Katie’s 40 by 40
(not in any order)

1. Visit Disney World
2. Go on a culinary tour of Italy
3. Go on a culinary tour of Paris
4. Take a cruise vacation
5. Pay off all my debt – Getting there! So very close…
6. Be at a healthy weight – Working on it! 
7. Eat more whole, organic, locally-grown foods
8. Read 12 books per year OR 120 books by the time I’m 40 – It’s going well! 🙂 I can’t cross this one off yet though…
9. Be in the habit of working out at least 15 minutes daily
10. Find a hair cut that I love
11. Understand baseball – I’m getting better! Last week at a Cardinal game, I cheered. Matt looked at me and said, “Do you know why we’re cheering?” I looked at him for a minute and said, “Well, yeah. We have two players in scoring position, and a guy with a higher batting average is at the plate.” Duh. 🙂
12. Get a great camera and learn how to use it well
13. Learn to play piano
14. Learn to play guitar
15. Learn Spanish
16. Read the bible from start to finish
17. Improve my complexion
18. Start a great ministry
19. See everyone in my family come to know and love Christ
20. Stop cursing – If this ever happens it will be a damned miracle…
21. Be known for a dish that I makeIf I had a dollar for every time I was asked to make my green bean casserole, I’d have like twenty two dollars…
22. See these artists perform live (again or for the first time): Neil Young, Van Morrison, Emmylou Harris, Metallica, Marc Broussard, (to be continued/added to)
23. Live in New York City – even if for just one year
24. Go to Las Vegas with my Grandma Alice at least one more time
25. Learn to bake like my mom
26. Learn to be rebellious like my dad (to a point!) – I’m as rebellious as I’m going to get! 🙂
27. Become a mother (either by birth or adoption or surrogacy) – SO CLOSE!!!
28. Find a beer that I enjoy drinking – No closer to this one, but I have discovered WINE. (cheers!)
29. Learn to bake bread
30. Create things that people love so much, they would pay money for them – People have purchased my photos. I can hardly believe it!
31. Decorate my home well – I feel like I will never accomplish this! I feel it’s so much better now than it used to be, but dang those interior design bloggers! They make me feel useless…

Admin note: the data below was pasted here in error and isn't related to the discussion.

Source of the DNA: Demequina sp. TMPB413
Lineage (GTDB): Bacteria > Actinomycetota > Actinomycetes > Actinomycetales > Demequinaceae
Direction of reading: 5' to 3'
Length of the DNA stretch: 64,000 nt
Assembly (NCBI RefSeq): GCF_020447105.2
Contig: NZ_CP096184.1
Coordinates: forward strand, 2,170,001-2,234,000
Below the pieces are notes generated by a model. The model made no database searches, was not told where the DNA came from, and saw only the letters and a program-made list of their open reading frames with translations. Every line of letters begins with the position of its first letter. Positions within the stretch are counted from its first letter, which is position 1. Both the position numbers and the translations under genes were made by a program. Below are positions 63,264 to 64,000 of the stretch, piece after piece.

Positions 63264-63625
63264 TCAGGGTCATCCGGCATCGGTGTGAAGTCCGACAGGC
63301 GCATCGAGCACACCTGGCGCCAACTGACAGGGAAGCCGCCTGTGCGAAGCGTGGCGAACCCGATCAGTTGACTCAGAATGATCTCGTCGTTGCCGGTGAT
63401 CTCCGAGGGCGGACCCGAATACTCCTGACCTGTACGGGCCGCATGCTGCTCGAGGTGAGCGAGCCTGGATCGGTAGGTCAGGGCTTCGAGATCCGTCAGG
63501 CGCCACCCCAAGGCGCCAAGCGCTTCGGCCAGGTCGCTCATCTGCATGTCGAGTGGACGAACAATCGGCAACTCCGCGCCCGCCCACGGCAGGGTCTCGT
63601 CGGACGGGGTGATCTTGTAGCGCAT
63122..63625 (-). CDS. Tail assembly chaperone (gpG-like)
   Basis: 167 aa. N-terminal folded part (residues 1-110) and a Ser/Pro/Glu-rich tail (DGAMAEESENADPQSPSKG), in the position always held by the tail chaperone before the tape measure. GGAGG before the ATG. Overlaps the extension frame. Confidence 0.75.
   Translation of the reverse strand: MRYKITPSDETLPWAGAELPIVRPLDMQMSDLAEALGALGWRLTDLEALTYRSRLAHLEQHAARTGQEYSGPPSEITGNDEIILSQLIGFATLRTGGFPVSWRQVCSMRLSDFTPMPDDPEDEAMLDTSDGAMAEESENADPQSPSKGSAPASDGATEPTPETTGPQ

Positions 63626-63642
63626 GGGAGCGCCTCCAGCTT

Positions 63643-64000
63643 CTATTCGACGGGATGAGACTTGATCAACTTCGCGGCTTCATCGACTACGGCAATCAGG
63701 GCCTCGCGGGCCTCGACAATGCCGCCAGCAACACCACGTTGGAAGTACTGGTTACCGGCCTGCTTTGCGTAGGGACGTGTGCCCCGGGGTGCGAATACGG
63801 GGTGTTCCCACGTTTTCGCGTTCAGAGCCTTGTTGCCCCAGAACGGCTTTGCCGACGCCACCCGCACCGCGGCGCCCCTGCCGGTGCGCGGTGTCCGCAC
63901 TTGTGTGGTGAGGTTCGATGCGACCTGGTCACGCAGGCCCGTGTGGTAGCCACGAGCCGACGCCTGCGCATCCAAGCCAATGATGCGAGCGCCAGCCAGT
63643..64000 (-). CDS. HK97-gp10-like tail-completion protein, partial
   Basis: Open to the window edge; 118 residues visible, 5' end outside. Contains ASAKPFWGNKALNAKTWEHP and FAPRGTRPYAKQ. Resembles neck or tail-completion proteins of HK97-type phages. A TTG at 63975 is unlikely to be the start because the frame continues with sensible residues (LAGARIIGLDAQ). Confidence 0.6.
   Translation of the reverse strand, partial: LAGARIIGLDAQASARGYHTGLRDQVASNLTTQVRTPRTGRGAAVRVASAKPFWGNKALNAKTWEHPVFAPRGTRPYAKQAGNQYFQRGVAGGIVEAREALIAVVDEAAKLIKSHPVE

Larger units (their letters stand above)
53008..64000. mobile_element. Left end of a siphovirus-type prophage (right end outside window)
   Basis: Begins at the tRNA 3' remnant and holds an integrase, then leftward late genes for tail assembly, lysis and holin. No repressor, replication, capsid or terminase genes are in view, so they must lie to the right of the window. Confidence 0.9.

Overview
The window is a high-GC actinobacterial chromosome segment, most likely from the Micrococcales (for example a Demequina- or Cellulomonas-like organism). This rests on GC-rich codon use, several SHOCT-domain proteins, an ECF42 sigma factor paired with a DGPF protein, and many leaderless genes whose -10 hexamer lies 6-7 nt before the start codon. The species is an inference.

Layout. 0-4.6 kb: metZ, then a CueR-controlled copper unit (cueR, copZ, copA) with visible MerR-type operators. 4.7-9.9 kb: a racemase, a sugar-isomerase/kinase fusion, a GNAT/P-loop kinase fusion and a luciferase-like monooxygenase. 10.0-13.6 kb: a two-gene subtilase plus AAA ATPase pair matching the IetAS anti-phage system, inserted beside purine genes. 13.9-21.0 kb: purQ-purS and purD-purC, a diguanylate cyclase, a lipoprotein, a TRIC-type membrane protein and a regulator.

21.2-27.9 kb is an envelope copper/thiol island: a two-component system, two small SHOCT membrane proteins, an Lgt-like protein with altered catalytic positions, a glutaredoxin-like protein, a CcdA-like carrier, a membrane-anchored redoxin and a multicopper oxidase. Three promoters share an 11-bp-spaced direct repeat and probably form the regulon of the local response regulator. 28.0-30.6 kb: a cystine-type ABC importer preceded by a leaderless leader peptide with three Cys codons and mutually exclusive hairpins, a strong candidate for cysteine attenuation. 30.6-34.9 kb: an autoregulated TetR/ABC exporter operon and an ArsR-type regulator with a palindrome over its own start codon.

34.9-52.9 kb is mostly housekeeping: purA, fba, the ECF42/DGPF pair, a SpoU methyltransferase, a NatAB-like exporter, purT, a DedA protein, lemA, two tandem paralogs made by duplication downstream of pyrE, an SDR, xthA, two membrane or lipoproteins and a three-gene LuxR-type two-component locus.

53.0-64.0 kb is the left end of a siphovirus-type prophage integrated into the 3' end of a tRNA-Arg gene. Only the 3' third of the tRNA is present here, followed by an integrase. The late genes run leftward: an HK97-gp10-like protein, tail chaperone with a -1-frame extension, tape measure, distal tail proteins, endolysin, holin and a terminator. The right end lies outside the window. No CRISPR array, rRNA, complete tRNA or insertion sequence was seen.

32. Have a great garden
33. Finish at least one more cross-stitch project
34. Catalog family photos with my dad
35. Enjoy one last good conversation with Grandma Jordan. – Sadly this one will never be crossed off. Grandma passed a few months after writing this list, and I didn’t get to see her again before she died. I will always ALWAYS have great guilt over that.
36. Worry less
37. Rent a beach house with my family for an awesome vacation
38. See the ruins in Greece
39. Go on a genealogy tour of Holland, Germany and the British Isles
40. Be on The Price is Right

There. If I can do those things, I’ll be at perfect peace and happiness, right? 🙂

Ten years is a long time to cross these things off my list. As I look at all of these items, I have to think of some things that will probably happen during the next decade:

  1. Tayla and Damon will graduate high school, and may even marry and/or have kids (Tayla graduated this year, and started at University of Dayton last month!)
  2. Kamryn and Clarissa will be in high school: dating, learning to drive, getting grounded and turning into women (OY VEY)
  3. Harrison will be here, and will be a tall, lanky 10 year old (He turned four last week! And he’s already tall and lanky!)
  4. Grandma Jordan will probably have passed away – one of the great saints of my life. (She’s 99 now, if she’s alive in 10 years, someone please call Willard Scott!) – She passed on December 23rd, 2010 – just a few months shy of her 100th birthday. I am blessed to have been loved by her.
  5. My parents will continue to age – hopefully well. – Very well! Older, yes, but still just as fun and loving as ever!
  6. My brother may marry a wonderful woman that fits right in to our crazy family – Not married, but he has definitely paired up with an awesome woman who fits right in!
  7. One or more of our pets will probably die. – We lost Lucille earlier this year. So hard…
  8. We may move once, twice, 5 times! Who knows? – Just once…so far!
  9. If I remain in my current job, I will have at least one change in bosses. – And yes, I have a new boss. Hopefully he sticks around for a while!

Some things will continue to be the same though:

  1. Tragedy will continue to strike. – yes
  2. Happiness will continue to prevail. – yes
  3. Matt and I will continue to love each other strongly and deeply. – Oh, yes.
  4. God will continue to be sovereign. – Yes, always.


Well that’s it for the update. Here’s to turning 34! Cheers!